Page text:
In November 1974, Yasser Arafat delivered a speech at the UN in New York. The PLO leader, viewed by the US government as a terrorist, attacked “Zionist racists and colonialists” and honoured the “popular armed struggle” to free Palestine. But he ended with a (qualified) peace offering: “Today I have come bearing an olive branch and a freedom-fighter’s gun. Do not let the olive branch fall from my hand.” Those resonant lines came from the pen of nearby Columbia University’s Edward Said. Some of his older colleagues might have been surprised that Said, an expert on Joseph Conrad, was moonlighting for Arafat. When he was first hired, it was rumoured he was an Alexandrian Jew.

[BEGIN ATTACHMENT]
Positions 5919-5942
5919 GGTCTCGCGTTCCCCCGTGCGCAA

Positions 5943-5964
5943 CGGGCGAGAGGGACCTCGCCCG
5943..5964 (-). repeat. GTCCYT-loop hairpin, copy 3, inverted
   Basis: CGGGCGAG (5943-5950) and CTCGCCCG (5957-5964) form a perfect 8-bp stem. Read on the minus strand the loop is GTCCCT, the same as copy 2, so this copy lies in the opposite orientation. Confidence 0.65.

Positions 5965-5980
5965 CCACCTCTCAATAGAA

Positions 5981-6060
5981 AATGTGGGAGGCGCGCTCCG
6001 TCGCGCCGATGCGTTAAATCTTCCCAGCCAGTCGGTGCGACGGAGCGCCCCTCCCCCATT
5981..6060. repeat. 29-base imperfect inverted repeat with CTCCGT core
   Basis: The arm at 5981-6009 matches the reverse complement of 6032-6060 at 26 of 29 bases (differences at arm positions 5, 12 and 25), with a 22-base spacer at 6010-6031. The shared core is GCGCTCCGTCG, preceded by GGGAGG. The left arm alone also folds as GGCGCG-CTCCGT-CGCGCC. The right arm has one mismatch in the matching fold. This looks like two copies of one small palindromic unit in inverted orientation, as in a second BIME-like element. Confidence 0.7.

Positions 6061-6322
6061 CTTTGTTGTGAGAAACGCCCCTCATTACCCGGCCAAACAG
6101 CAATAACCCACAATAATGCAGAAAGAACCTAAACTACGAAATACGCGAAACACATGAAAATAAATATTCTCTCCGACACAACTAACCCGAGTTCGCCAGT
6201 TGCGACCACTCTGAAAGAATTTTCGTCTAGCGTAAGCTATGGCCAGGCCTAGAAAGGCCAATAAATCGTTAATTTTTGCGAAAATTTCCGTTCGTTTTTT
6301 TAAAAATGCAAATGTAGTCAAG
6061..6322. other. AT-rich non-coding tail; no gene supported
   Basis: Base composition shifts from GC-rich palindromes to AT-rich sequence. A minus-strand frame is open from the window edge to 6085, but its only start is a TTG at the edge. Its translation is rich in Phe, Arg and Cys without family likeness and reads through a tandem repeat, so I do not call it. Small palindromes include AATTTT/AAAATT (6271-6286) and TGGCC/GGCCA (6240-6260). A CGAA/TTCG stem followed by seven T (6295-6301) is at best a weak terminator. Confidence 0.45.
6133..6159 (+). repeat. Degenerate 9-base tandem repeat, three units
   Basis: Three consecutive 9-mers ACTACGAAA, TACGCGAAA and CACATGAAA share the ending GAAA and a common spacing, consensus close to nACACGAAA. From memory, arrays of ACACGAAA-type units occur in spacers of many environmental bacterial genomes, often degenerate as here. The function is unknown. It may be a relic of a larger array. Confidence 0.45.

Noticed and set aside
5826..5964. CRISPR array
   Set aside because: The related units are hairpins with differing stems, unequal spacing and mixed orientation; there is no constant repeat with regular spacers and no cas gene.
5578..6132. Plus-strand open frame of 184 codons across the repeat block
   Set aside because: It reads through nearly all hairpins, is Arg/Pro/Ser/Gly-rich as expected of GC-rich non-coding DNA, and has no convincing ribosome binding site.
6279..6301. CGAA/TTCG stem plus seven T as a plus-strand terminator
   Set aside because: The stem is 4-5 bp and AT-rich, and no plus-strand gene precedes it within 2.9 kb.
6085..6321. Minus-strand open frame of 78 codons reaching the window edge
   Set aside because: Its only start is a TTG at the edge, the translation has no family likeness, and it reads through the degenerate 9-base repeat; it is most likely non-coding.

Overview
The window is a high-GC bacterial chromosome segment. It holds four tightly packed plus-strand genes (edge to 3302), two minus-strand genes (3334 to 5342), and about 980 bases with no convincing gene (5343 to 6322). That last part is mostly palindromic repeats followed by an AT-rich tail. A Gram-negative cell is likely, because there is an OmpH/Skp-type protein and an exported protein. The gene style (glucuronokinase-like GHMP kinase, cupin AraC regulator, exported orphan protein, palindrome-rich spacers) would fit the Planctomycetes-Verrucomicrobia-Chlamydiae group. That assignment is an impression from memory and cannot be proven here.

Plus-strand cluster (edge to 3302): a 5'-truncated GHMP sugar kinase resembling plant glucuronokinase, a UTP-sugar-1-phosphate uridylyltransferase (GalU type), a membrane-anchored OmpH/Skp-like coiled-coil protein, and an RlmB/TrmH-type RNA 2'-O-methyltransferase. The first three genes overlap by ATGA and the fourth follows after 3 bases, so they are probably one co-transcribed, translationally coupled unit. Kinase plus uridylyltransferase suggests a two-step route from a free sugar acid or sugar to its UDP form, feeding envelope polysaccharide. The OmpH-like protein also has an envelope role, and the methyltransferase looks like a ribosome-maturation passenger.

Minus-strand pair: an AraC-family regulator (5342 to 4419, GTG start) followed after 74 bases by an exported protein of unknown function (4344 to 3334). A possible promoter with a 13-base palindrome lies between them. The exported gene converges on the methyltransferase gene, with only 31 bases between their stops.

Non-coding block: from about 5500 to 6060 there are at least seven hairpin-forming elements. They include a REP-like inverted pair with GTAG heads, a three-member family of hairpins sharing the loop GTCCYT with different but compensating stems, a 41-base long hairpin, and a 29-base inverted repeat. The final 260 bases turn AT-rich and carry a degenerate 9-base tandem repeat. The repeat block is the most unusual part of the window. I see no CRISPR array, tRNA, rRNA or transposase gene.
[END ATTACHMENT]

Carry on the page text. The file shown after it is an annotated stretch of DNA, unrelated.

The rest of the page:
Such paradoxes followed Said around. His close friends nicknamed him both “Abu Wadie,” echoing a militant’s nom du guerre, and “Eduardo,” a suave Renaissance man. At his most optimistic, Said saw himself as…
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